@Henry Peterson – that assumes that fate is completely unavoidable! Not sure about that!October 23, 2014 at 5:57 pm #4490
I think that is, at least according to Sophocles, the very idea of fate. Fate, by its very nature, is unavoidable. And if fate is something that can not be changed, then how can it be said that anything we do is of significance?
Oedipus was going to kill his father and marry his mother, it was impossible for anything else to happen. So in this sense, he really isn’t guilty at all. He is more like a pawn within the universe.
I suppose it boils down to trying to reconcile this very definitive understanding of fate with the conception that we have free will; that we are, at least in some way, able to decide what our future will look like.October 24, 2014 at 1:30 pm #4493
I believe that justice must be carried out. If someone accidentally killed your family or unknowingly stole from you, you would say that they are innocent of any reprimand? Let’s say that I unknowingly fed your child something they were deathly allergic to and they died as a result. Does my non-knowledge of their allergies excuse the fact that because of something I did someone else died?
To take the mortality issue out of the question, if I was going to buy a new pair of sunglasses and put them in my cart, then accidentally walked out of the store with it, the store is justified in bringing charged against me if they had video of me doing so, yes? I am not an evil person or knowingly a thief, but unknowing and non ill intentioned thief I am, and need be dealt with as such.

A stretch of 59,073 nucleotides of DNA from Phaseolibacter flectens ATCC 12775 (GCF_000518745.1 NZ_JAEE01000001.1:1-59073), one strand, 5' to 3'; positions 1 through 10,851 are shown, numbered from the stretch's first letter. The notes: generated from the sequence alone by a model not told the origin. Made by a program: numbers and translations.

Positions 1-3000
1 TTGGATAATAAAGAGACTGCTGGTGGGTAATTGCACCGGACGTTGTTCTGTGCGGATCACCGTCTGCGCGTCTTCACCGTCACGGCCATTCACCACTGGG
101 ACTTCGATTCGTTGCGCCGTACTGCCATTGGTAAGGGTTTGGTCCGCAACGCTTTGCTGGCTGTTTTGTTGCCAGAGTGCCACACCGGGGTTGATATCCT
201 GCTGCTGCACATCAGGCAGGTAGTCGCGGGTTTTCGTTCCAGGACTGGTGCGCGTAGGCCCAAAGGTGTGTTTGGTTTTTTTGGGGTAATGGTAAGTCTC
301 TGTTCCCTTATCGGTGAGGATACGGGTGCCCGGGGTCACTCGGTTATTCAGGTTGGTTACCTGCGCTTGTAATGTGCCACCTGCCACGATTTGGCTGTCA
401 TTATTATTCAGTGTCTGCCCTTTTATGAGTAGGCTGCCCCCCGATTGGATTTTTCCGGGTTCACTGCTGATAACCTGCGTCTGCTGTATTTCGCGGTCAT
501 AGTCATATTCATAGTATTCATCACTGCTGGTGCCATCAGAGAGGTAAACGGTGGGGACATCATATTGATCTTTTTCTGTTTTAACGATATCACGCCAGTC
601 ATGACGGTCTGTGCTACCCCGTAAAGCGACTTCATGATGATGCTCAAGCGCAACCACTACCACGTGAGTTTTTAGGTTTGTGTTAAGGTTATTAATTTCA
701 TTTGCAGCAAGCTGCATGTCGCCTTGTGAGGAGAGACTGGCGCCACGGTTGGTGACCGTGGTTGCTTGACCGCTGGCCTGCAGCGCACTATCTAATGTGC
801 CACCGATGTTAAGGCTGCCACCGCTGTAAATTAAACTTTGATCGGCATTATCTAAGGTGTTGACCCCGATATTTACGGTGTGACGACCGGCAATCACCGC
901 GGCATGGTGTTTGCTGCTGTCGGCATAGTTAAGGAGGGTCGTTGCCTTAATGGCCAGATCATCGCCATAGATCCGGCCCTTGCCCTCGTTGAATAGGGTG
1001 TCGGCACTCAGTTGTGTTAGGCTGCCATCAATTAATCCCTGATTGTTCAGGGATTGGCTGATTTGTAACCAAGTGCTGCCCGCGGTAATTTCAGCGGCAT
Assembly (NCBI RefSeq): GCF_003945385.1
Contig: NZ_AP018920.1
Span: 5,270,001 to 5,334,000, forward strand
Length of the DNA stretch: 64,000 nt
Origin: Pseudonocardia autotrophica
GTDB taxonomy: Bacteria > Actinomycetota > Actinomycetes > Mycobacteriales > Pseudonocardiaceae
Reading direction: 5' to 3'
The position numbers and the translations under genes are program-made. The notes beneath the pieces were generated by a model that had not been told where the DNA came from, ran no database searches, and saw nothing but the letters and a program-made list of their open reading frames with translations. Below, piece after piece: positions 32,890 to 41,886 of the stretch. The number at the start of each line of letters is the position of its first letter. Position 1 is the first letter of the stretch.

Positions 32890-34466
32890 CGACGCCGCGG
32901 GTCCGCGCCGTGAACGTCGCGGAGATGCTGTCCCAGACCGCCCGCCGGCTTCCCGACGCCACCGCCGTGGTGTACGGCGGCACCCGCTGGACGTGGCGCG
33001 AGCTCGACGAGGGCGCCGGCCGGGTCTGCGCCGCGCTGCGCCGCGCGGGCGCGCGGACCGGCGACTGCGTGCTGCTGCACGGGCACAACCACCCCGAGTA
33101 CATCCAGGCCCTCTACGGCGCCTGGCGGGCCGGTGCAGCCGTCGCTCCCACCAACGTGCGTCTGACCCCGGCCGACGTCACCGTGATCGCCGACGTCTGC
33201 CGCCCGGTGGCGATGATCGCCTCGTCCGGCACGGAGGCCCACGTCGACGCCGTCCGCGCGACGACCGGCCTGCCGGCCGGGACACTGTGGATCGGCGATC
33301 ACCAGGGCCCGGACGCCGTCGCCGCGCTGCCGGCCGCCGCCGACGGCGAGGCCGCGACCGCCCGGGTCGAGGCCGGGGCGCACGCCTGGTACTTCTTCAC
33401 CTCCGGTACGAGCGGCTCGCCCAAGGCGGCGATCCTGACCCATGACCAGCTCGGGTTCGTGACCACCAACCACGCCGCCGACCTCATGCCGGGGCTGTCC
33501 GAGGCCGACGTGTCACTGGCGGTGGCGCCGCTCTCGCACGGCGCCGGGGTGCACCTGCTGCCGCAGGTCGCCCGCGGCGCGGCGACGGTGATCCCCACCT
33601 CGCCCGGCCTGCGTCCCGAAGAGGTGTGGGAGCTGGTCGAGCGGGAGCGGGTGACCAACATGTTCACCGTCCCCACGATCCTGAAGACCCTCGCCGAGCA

Would you praise a intentionally evil minded person who unintentionally did a good deed? If a murderer killed someone who was planning on killing many more people, perhaps in a terrorist attack, are they worthy of praise? What do you think?
-DanOctober 30, 2014 at 11:44 pm #4518
I do not belief one should feel obligated to feel guilt at the realisation that one haas committed a crime unknowingly. Action should be taken to aid the victims of said crime (perhaps not as rash as the blinding of ones self) but the feeling of guilt are unjustified in this case. That being said as we’re all human feelings of guilt for the most part are unjustified but that doesn’t prevent us from feeling guilt?
You make interesting points, although i disagree. If one committed a “crime” unknowingly the act of punishment is made redundant and serves a symbolic purpose of crime & punishment rather than a pragmatic & effective purpose of helping the victims. The punishment of those who unknowingly commit crime serves only those who have an impersonal, inhumane and unjust perception of justice. I do agree though in some cases it is inevitable to be reprimanded for example in the stealing of sunglasses, the victim in this instance is oblivious to your ignorance of the “crime” and your explanation would be faced with contempt and lead to eventual action but the act of punishing those who have unwillingly or unknowingly committed an act of evil or have broken the law is in itself unjust.